If they haven't been eating much canned food (which actually is better for them, especially this time of year), try giving them a very small amount of the canned with the med in it and sprinkled with pieces of the dry food they like pressed into the wet food.

If you've been free-feeding dry food, don't do that while you're trying to medicate.
Treating colds is tough, because to get the meds into the cats you've got to get them to eat, which they don't really want to do if they're congested to the point where they can't smell their food. If food is left down constantly, they'll be even less motivated to eat.

I've found that in general, feral cats are a tough bunch. They often heal from small wounds and get better from common illnesses on their own. This is especially true when they are being well cared for, as they are in your case. That is not to say that their medical problems don't warrant attention - they certainly do. If you find that the symptoms are worsening, and you can't get meds into the cats, you'll have to trap them and get them in to the vet.

Thanks again for taking great care of these little guys - it's nice to see another feral mom from Jersey!
post #7 of 13
My ferals take their medicine readily enough when I put it inside that spray cheese stuff? You can buy the stuff at the grocery store near the crackers, and cats love it. You can put pills inside of it and just toss them the cheese balls. Works for me-
post #8 of 13
Thread Starter 
Hi KTLynn! Thanks for the information. Do you know where I can get the Snugglesafe Micro Discs? I am definately interested in getting that. My shed and a huge doggie house near it has straw on the floors for them.

I will definately try the suggestions regarding meds in the food. Because I live in an area that has many animals, I don't free feed. Hence, the twice a day feeding. I used to free feed and I had all kinds of animals eating cat food - possums, racoons, deer, even wild turkey! I don't mind feeding animals in general, but I started to become concerned about diseases, mostly rabies and decided it was safest to feed on a schedule. My ferals do know their feeding schedule and will usually wait at my door for me. However, with the very cold temps, they haven't been coming out of the shed, so I have been bringing food to the shed instead of feeding in their normal spot. I only have 3 kitties left of my colony: Male adult kitty and 2 babies-1female, 1 male, I believe from his littering - these babies are now 1-1/2 years old and I really don't know how old the male adult is. The babies' mother used to be fed by me and one other baby of hers - these two have disappeared approximately 6 months ago. I also feed the feral mother to 5 babies I socialized, but I haven't seen her in awhile. She does appear, disappear, appear - so this may be a normal disappearance. I also have several kitties that are not of the feral group that do come by and eat! - about 3-5 adults, 1 is friendly and acceptable to human touch, the others are not. All of these cats let me enter their feeding area, feed and then leave, without scattering off. They will not let my husband enter their feeding area and will scatter off if he tries (he tries because he loves them so and thinks they will react the same as our indoor babies - snuggly).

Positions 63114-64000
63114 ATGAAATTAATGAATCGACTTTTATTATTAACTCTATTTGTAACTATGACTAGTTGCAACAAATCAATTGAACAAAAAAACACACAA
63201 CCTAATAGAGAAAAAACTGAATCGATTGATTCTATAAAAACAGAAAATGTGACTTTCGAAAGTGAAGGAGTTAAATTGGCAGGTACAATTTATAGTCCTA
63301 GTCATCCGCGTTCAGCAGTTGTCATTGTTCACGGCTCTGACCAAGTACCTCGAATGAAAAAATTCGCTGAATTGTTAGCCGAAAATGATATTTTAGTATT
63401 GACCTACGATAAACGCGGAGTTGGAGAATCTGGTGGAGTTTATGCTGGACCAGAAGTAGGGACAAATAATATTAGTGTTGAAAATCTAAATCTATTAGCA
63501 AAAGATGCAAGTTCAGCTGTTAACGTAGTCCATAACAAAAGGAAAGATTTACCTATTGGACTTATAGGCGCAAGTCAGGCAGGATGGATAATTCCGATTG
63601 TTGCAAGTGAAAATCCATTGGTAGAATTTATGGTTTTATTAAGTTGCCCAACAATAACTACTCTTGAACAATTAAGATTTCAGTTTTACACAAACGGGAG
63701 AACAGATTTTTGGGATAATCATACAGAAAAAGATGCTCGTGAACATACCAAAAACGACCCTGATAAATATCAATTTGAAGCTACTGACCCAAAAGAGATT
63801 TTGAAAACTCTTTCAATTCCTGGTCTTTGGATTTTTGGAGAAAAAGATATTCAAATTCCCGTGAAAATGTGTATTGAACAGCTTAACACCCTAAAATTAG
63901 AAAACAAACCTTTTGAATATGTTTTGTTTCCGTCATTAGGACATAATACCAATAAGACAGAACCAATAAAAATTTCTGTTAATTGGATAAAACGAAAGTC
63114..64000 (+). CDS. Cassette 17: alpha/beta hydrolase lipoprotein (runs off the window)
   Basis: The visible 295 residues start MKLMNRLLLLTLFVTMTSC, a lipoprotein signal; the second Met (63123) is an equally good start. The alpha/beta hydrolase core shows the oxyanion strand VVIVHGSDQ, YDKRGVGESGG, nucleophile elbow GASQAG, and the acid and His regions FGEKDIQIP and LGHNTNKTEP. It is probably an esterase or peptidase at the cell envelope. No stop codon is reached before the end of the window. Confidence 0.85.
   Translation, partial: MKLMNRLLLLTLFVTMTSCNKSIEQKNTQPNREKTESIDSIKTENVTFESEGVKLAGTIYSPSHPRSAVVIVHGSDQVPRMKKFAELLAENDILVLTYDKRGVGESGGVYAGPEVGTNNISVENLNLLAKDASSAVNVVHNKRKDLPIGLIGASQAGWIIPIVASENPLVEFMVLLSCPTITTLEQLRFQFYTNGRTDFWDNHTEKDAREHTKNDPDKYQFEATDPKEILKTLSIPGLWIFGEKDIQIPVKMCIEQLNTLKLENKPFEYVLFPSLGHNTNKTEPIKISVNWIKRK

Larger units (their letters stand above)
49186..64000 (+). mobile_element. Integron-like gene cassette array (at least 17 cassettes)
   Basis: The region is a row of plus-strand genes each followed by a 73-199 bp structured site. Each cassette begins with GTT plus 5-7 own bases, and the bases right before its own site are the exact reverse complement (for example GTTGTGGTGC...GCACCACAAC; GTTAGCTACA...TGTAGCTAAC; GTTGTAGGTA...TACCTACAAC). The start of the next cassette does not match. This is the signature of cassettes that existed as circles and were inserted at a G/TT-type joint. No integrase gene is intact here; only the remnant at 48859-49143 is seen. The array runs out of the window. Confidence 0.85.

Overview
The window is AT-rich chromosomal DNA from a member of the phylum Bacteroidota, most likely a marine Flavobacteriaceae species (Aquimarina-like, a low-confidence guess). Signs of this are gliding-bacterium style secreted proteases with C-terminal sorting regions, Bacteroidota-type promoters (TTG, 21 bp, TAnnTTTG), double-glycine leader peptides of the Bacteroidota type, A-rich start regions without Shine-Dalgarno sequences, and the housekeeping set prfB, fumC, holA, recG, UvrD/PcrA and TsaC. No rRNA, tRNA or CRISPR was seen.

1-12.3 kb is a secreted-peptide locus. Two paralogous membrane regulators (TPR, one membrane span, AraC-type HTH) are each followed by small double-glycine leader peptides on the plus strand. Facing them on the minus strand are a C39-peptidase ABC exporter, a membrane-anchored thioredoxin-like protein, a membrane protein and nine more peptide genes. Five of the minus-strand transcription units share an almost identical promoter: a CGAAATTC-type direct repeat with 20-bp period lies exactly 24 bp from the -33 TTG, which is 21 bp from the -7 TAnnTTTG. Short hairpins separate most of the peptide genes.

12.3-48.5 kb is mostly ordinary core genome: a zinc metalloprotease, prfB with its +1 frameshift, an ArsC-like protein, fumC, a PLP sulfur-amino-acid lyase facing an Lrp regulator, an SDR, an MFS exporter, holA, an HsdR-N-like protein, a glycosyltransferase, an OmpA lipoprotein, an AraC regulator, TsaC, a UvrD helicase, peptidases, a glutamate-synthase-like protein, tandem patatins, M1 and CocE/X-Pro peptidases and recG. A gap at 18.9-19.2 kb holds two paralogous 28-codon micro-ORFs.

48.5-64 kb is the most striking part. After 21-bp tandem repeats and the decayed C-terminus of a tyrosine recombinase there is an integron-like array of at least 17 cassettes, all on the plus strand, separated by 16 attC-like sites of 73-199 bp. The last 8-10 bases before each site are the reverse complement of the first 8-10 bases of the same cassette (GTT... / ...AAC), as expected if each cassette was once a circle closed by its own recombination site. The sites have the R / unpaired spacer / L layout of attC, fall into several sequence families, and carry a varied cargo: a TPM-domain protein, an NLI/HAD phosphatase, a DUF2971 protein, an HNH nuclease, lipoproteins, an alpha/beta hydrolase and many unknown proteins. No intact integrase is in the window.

Thank you so much and any other suggestions are definately welcomed -this is the first time in my life that I have a feral group that is reliant upon me.
post #9 of 13
Thread Starter 
Hi Hissy! Thank you for your suggestion. I will definately add it to my list of tries. Do I crush the pill up or leave it whole? (I am assuming that my vet will administer meds to me - she knows me very well and no longer requires to see my cats when I describe their problems - colds, worms, simple stuff - also, I am one of her foster people).

post #10 of 13
I just leave it whole, and toss it to them. They generally gulp it right down. You can also use braunswager (the liver sausage in the deli section?) Cat's generally love it, and the smell overpowers the medicine smell
post #11 of 13
Tracy, you can get the SnuggleSafe Microdiscs from www.drsfostersmith.com. I've been using them for several weeks now, and the cats have been fine with them. I was afraid that they might not use their shelters with an "unknown object" slipped under the straw, but there's been no problem. It's a great thing to be able to bring warmth to them now with these super-low temps.